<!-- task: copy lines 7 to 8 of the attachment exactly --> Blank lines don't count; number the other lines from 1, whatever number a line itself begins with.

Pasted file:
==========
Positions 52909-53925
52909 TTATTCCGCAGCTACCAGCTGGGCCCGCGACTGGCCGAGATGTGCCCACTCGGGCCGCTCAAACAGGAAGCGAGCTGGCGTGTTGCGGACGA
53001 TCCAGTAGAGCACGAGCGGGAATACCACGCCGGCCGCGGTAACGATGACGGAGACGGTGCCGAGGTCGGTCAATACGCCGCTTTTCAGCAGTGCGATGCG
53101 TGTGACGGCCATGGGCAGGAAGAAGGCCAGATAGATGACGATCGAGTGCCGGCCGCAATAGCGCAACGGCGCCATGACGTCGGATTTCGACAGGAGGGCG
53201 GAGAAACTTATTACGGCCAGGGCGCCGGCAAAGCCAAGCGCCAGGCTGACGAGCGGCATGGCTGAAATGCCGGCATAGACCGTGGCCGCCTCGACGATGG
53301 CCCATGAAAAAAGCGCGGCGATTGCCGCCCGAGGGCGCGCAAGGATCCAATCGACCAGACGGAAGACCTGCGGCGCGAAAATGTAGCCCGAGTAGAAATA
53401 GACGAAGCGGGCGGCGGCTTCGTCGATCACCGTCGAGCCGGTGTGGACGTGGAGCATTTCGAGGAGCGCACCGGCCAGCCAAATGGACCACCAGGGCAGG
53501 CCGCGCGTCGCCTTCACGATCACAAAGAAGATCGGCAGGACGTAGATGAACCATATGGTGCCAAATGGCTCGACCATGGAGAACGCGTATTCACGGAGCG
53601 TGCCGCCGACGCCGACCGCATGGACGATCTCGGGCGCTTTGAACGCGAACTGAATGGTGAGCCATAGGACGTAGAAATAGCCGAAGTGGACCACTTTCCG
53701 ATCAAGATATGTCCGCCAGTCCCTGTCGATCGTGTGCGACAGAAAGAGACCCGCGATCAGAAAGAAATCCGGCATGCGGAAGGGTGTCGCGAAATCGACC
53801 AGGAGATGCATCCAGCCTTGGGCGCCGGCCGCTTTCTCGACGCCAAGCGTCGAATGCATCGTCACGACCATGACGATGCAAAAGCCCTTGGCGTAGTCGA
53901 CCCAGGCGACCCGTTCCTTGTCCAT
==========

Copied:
53401 GACGAAGCGGGCGGCGGCTTCGTCGATCACCGTCGAGCCGGTGTGGACGTGGAGCATTTCGAGGAGCGCACCGGCCAGCCAAATGGACCACCAGGGCAGG
53501 CCGCGCGTCGCCTTCACGATCACAAAGAAGATCGGCAGGACGTAGATGAACCATATGGTGCCAAATGGCTCGACCATGGAGAACGCGTATTCACGGAGCG